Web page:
"Things are going to pay off eventually," she said. "It just took me longer than I thought it would."
As Generation X ages, its members are growing more worried about retirement. A Pew Social and Demographic Trends survey released last month found that about half of Americans ages 35 to 44 are not confident they'll have enough to live on in their golden years.
Jon Miller, director of the Institute for Social Research at the University of Michigan, has spent the past 26 years following about 5,000 Gen Xers who were born between 1972 and 1975.
His most recent data has shown that about 74 percent of them are thinking about retirement, and about 63 percent are contributing to a retirement fund.
But he said a significant number also appear to be struggling, still, to get their careers on track. About 15 percent said they have had trouble finding a job, and 29 percent said they were thinking about changing jobs.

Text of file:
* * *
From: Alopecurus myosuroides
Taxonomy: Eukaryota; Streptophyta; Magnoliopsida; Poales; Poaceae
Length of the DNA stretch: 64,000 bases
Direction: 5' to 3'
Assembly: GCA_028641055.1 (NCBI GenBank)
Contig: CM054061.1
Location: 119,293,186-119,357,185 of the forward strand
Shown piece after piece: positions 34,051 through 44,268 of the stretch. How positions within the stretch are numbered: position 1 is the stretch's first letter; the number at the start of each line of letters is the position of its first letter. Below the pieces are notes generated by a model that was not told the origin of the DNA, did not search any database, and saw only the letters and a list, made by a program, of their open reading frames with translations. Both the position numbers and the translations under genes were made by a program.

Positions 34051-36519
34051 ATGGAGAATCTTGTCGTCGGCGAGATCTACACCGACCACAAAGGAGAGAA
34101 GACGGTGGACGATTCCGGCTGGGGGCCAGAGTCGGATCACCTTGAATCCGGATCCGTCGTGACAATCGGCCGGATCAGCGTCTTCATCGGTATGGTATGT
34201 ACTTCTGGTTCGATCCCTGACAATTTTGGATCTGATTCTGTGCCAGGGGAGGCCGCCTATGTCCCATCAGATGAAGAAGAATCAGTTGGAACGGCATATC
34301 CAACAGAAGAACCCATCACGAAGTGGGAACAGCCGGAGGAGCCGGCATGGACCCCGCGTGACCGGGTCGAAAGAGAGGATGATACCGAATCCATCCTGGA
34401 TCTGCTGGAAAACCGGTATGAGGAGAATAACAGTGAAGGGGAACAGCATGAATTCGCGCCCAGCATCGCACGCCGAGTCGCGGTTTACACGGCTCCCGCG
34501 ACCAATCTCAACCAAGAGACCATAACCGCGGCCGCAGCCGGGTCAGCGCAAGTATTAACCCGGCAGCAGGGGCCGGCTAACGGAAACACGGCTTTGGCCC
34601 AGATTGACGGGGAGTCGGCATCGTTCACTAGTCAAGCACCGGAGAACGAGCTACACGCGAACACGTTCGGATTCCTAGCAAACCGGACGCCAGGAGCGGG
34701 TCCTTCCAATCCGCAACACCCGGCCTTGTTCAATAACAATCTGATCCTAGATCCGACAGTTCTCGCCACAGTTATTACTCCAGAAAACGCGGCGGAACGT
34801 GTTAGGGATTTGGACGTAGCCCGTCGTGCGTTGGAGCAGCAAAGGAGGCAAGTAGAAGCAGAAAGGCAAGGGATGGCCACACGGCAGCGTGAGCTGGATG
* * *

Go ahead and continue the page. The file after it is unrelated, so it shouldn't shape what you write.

"About two out of five are people are without any meaningful thoughts about retirement because they're struggling to make it work day to day," he said.
Not all Gen Xers are pessimistic, of course.
Capt. Greg Brannon, 41, is currently serving in Afghanistan as a procurement officer for the U.S. Army.
He first joined the military in 1989, after graduating from high school, and also has served in the Air Force and Navy. He was working for minimum wage in a steel mill when he rejoined the military in 2008.
Brannon hopes to stay in the military for another few years, long enough to reach 20 years of service and qualify for a retirement package.
But when he returns from Afghanistan in May, he also hopes to get started on a bourbon-making business. When he leaves the military, he has plans to go to school to become a nurse.
"I feel like as a Gen Xer we're not going to run out of nursing jobs with the baby boomers getting older," he said.
Brannon feels like his generation has had to make plenty of sacrifices, between the wars and the difficult economy. But at the same time, he has hope that the economy is finally on the mend.
"I try to live in the moment, but it seems like I'm always thinking about the future, thinking things will be better," he said.